Fig. 2
Fig. 2

Clade-dependent diversification rate histograms. Frequency distributions from the BAMM analyses for speciation, extinction and net diversification rates for marine/freshwater clades (a) and free-living/symbiotic clades (b)

If the traits investigated here—habitat and mode of life—are linked to changes in diversification rate, it might be expected that these rate shifts will show a correlation with changes in habitat and mode of life within clades as revealed by the ASR analyses. The BAMM analysis identified four significant rate shifts, all of which remain remarkably consistent in their timing and placement across the top nine credible shift configurations (see Supplementary Fig. 2 for the credible shift set). Two of these rate shifts are located within or at the base of the two major freshwater clades, a third is located at the base of a symbiotic clade, while the fourth (Pandalidae) shows no obvious link to either trait. Most of the significant rate shifts across the credible shift configurations were positive (more rapid diversification), with the exception of a shift associated with a symbiotic clade in two of the most likely configurations, for which rates decreased. Overall, the credible shift set provides stronger support for shifts associated with transitions to freshwater environments than for those associated with the evolution of symbioses.

Discussion

In addition to vacant ecological space that the first colonists can exploit without competition39, 40, freshwater habitats also provide greater potential for allopatric speciation than marine environments. Although there are mechanisms that can promote allopatric speciation in marine settings—notably the fragmentation of shallow water environments by marine regressions11 and tectonic fragmentation41—freshwater habitats typically have much lower connectivity and far greater habitat isolation than found in the oceans. This lower connectivity in freshwater environments may also result in higher extinction rates42. Greater habitat fragmentation may limit the ability of a species to modify its distribution and geographical range in response to changes in climate20 and other environmental shifts. The greater geographical constraints of freshwater habitats are also associated with smaller niche width and a smaller geographic range, which are known to result in greater diversification rates in birds and mammals43. Although many freshwater shrimp are amphidromous (with larval dispersal via the sea) a significant proportion of Atyidae and Macrobrachium spp. have become landlocked with abbreviated larval development and therefore have extremely limited ranges; often a single lake or spring17. In birds and mammals, ecologically specialised species tend to be more threatened by extinction than generalists44; we demonstrate a similar pattern in Caridea, with almost a third of freshwater species being threatened with extinction17 (although a similarly detailed analysis of extinction risk in marine carideans is needed).

Our finding that rates of diversification are lowered in symbiotic clades seems counter intuitive. Many symbiotic shrimp have narrow host preferences and hence limited niche widths, which might be expected to result in higher diversification rates45. Symbioses and co-evolution have previously been shown to promote speciation in clownfish and sea anemones22, plants and insects23. However, simulations have shown that only certain types of co-evolutionary interactions promote speciation: in many cases it may even restrict diversification45. Symbiotic carideans require a good deal more systematic work, and much of their diversity remains to be described (e.g., within the sponge dwelling genus Synalpheus46), which may have influenced the analysis. Although many of these symbioses have long been thought to be commensal in nature, there is mounting evidence that a significant proportion of these assumed commensal species are actually situated on the parasitic spectrum47. For example, sponge-dwelling shrimp feed directly on their hosts, and although they actively prevent other individuals and species from colonising their sponge, this provides no discernible benefit to the host47. Parasitism can result in lower speciation rates if the behaviour of the parasite deleteriously affects the behaviour, appearance or sensory abilities of the host48. In strepsipteran insects, for example, the evolution of endoparasitism ultimately depressed speciation rates in the wake of an initial burst49.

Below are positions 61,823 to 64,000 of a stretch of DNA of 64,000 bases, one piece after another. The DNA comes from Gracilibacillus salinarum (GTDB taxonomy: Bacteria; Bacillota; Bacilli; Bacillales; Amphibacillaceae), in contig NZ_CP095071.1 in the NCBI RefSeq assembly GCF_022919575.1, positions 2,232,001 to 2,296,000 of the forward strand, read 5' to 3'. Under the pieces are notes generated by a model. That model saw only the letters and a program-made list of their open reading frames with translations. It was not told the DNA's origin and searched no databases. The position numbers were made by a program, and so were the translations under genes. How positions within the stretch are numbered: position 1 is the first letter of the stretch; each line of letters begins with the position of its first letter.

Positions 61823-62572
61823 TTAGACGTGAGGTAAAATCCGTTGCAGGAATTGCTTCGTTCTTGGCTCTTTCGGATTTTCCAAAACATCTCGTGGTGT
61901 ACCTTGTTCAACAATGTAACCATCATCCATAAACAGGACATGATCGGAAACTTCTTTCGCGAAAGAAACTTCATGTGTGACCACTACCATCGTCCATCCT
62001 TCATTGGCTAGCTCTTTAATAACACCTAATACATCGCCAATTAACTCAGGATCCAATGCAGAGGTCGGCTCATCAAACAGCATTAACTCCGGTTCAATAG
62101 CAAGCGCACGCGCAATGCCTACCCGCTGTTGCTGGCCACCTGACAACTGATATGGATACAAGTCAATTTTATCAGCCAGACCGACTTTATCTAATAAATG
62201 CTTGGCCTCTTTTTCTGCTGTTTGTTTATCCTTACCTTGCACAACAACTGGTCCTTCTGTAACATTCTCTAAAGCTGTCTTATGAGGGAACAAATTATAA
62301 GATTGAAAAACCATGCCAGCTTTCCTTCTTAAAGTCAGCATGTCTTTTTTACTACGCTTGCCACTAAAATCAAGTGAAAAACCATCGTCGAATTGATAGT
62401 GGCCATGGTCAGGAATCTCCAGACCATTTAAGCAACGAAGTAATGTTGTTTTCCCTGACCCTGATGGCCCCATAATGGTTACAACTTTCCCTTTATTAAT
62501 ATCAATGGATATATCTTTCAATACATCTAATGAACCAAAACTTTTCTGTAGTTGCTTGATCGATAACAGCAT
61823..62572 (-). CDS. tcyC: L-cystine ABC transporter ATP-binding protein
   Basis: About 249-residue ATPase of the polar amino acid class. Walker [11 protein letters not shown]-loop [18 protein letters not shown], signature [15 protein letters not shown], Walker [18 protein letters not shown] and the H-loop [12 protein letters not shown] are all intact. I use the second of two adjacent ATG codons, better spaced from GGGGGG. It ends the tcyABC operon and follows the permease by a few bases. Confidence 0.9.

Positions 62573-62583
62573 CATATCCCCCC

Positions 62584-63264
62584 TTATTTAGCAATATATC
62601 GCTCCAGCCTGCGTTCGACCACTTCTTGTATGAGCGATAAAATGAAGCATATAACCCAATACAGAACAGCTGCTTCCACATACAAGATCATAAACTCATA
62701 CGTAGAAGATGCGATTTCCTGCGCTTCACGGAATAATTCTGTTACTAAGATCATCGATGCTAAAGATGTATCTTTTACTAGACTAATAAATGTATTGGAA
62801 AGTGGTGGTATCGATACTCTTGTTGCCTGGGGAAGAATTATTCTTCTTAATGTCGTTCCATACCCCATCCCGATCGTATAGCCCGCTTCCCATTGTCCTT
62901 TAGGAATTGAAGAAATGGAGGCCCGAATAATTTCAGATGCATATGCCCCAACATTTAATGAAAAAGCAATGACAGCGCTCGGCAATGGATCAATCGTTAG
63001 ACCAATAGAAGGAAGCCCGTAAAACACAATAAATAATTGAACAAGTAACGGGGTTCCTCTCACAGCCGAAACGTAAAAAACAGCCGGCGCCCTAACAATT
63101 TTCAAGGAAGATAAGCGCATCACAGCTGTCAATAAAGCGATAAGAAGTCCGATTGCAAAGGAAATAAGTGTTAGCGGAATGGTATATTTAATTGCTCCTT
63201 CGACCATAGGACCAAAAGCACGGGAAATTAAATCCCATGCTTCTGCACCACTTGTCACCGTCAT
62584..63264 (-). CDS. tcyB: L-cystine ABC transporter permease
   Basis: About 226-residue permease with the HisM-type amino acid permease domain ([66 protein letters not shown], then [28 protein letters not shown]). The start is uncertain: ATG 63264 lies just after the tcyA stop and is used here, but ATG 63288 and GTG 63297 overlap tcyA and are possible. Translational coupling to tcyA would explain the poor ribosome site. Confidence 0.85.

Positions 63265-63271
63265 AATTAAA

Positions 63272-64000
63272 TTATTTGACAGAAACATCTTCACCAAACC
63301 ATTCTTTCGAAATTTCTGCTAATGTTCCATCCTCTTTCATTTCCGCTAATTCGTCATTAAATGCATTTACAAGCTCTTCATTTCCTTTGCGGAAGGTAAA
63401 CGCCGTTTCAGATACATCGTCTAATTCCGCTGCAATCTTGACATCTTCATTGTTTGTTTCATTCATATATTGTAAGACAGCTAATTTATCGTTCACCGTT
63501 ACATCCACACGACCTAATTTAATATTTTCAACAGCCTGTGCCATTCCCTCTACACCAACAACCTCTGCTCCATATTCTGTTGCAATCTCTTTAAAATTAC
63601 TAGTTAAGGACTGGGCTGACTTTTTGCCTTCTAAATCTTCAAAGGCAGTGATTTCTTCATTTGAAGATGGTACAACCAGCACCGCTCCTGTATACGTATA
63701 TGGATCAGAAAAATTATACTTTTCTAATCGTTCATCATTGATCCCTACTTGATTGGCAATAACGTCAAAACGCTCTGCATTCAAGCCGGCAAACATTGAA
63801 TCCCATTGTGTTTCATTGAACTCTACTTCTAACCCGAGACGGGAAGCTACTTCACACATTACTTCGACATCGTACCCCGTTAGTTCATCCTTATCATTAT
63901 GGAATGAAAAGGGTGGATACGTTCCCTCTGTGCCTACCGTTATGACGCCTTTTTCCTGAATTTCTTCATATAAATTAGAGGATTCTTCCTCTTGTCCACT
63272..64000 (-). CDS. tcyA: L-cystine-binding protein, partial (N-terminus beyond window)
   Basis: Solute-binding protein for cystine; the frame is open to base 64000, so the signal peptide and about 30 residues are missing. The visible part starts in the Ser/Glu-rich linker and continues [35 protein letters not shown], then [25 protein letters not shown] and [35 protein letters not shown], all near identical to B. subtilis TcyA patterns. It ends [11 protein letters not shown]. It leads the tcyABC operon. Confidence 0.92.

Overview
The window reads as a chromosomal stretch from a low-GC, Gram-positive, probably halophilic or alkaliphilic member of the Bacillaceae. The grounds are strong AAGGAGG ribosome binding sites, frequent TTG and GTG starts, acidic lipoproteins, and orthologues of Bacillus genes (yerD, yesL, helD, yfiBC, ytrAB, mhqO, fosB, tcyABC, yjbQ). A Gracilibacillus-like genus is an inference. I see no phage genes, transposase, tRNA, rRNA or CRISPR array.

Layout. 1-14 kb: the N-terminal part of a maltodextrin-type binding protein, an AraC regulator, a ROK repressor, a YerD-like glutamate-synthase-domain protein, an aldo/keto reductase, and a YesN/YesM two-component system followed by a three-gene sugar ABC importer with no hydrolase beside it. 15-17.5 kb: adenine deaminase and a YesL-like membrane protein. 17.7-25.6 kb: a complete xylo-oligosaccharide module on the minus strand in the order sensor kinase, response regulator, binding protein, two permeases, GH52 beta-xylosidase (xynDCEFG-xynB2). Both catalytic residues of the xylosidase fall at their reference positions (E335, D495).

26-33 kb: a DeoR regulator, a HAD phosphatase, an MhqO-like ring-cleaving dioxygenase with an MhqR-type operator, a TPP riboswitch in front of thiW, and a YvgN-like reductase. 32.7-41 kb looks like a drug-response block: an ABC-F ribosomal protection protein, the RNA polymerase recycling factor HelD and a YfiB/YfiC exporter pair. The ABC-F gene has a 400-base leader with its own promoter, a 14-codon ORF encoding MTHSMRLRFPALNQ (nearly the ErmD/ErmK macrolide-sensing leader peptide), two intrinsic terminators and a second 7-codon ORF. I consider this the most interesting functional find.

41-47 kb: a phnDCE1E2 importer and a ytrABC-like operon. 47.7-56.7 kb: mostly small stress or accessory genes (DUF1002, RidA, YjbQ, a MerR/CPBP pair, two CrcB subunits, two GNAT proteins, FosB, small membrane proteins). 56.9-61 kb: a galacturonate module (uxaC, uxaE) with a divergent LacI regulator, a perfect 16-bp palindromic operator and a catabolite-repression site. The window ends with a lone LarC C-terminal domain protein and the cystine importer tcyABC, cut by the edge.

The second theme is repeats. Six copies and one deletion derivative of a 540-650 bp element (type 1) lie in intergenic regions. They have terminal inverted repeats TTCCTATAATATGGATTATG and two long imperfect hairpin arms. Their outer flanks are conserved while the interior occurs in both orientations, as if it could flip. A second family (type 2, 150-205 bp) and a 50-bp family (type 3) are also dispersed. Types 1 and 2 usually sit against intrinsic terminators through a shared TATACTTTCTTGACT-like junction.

We conjecture that this reduction in speciation rate may explain the frequent host switching seen within Palaemonidae21; the family with the highest percentage (60–80%) of symbiotic species21. Indeed, it appears that host-shift speciation could occur more readily than speciating further on a limited set of hosts50. Our finding of declining speciation rates in symbiotic species is particularly concerning. Such species are predominantly found within coral reef systems, which comprise some of the Earth’s most diverse, delicately balanced and threatened marine ecosystems. Unlike their freshwater counterparts, marine carideans have yet to have their extinction risk status assessed. Corals, however, which provide the host species to numerous symbiotic carideans are facing enormous threats from ongoing anthropogenic climate change, with a third of all species classified as ‘at risk’ according to the IUCN36. Future work should integrate macro-evolutionary and macro-ecological data through deep time with information on extinction risk for living species in order to reduce species losses due to climate change.

Methods

Source tree collection